Mead fermented with heather, the mead of the Picts and Celts, was actually made throughout Britain, and in Scandinavia as well. Often associated with the legendary “Mead of Inspiration“, wherever it has been made it was believed to have extraordinary effects.
Wild-harvested, unwashed heather blossoms are frequently infected with a kind of mildew, locally called “fogg,” that is related to ergot. Heather tips must be thoroughly washed to rid them of the fogg before they are sold or used in brewing. Unfortunately, this process removes as well a natural yeast that was used in olden times to ferment meads and ales made with heather. Nonetheless, heather blossoms themselves produce a mild narcotic and sedative effect, and appear as a traditional ingredient in herbal medicine. So it is possible to ferment a heather mead that is somewhat psychotropic, and delicious as well–a taste of ancient Pictish culture.
While the heather blossom’s contribution to the mead is unmistakable, the real key to its authenticity is heather honey. This honey is truly remarkable. In addition to its unique, distinct taste, heather honey is profoundly aromatic. A drained glass that has held heather mead will perfume an entire room for hours afterward, spreading an aroma like fresh beeswax mixed with flower blossoms. It’s likely that some of the fogg mentioned earlier finds its way into the heather honey too.
Heather honey also has a property, shared with only two other types of honey, known as thixotropy. When it has been stored undisturbed it will become thick and gelatinous. When it is stirred it will liquefy like ordinary honey, until after a few days it returns to its jelly-like state.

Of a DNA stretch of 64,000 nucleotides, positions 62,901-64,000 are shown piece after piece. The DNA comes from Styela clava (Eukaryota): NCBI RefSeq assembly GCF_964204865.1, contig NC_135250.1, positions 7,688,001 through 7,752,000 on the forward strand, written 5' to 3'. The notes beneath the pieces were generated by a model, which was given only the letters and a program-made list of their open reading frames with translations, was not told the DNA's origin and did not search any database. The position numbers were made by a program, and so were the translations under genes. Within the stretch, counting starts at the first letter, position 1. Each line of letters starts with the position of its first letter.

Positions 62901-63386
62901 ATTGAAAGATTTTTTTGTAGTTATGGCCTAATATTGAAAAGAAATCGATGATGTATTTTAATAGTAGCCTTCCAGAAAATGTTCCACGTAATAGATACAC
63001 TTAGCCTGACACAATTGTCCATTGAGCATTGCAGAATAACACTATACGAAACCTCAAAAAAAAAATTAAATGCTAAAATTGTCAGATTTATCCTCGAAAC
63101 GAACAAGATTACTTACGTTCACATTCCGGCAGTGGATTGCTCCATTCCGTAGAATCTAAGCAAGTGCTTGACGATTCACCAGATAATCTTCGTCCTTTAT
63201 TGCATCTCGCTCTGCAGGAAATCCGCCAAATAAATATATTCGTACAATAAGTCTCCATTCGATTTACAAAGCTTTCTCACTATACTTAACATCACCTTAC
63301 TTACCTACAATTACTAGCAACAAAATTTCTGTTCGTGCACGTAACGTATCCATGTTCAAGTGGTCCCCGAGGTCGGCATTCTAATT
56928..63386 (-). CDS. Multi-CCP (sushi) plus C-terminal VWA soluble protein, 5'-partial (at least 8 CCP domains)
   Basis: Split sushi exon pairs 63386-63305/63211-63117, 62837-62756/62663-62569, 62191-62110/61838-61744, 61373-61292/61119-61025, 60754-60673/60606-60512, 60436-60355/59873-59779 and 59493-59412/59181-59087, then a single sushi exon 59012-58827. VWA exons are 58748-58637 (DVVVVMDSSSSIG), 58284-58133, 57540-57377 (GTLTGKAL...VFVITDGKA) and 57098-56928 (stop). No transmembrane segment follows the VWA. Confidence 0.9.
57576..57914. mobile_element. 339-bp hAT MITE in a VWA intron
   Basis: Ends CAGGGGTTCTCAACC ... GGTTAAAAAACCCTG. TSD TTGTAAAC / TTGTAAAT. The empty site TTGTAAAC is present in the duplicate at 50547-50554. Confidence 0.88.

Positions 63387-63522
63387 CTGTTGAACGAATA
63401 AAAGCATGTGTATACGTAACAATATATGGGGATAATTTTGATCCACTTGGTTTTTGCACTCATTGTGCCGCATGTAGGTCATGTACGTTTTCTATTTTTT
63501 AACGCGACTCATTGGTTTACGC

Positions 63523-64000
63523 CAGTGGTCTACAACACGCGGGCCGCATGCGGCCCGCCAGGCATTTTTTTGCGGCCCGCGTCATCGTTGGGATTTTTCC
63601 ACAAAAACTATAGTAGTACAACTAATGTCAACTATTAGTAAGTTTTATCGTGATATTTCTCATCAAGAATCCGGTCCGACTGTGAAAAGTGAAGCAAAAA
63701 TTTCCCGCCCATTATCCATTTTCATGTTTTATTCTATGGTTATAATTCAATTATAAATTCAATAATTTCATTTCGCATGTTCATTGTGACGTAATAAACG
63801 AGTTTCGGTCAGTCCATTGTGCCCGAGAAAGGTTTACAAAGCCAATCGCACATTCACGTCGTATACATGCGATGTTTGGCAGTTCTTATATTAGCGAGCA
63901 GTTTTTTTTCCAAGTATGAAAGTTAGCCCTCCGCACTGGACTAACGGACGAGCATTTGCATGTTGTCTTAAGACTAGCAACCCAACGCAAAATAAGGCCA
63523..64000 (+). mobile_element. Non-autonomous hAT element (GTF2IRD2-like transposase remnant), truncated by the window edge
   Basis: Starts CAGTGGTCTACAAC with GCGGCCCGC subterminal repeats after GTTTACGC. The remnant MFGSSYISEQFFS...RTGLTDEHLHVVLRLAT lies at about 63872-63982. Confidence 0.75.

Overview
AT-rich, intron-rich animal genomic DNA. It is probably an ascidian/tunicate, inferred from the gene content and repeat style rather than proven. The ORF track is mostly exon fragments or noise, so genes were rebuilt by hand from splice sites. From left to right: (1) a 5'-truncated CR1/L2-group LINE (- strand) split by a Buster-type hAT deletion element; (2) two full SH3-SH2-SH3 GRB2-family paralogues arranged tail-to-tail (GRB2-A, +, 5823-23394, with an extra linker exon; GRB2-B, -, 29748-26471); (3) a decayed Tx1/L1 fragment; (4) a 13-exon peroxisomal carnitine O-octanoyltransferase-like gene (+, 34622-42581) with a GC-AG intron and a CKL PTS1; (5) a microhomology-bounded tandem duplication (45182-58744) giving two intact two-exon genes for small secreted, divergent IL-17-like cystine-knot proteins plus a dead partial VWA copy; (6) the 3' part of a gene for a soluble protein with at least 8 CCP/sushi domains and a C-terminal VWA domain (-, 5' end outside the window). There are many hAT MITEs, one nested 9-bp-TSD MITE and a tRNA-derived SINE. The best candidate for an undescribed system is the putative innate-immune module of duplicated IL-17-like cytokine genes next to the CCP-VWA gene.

This is because heather honey contains a large amount of protein, as much as 2 percent in some varieties, and this property makes it very difficult to extract from the comb. Heather covers hundreds of square miles of land throughout Great Britain and Northern Europe, and when the plants are in bloom beekeepers undertake a major effort to collect their nectar, moving hives from all across the country. Still, heather honey is a relative rarity, and damned expensive. The heather mead I made cost about forty dollars a gallon for the honey alone.
Still, I think it was worth it. Started on the summer solstice, 2011, the mead combines Scottish heather honey from Perthshire with organic Scottish heather blossoms and spring water from the Alberta foothills. The water was heated to pasteurization temperature and the blossoms were added and steeped overnight. This tea was boiled and removed from heat to stir in the honey and yeast nutrient. Cooled to room temperature the must was inoculated with White Labs WLP720 mead yeast. Starting gravity was 20 Brix. I added additional heather flowers after five days of fermenting by steeping 30 grams for 15 minutes in a liter of mead drawn from the fermenter and heated to 158F. After three weeks the mead was racked into jugs and bulk-aged for 18 months.
Solstice Heather Mead fermented out to a semi-dry finish, with a flavor reminiscent of sherry. I saved some of the honey for back-sweetening, and will try different amounts to experiment with residual sugar. The mead is a pale gold in color, with a huge honey/floral perfume. While the first impression is of a dry wine, that changes to a more complex flavor as the mead is warmed in the glass. While it is as potent in alcohol as a white wine, there is definitely something else going on there, something that Nechtan Son of Erip would certainly recognize.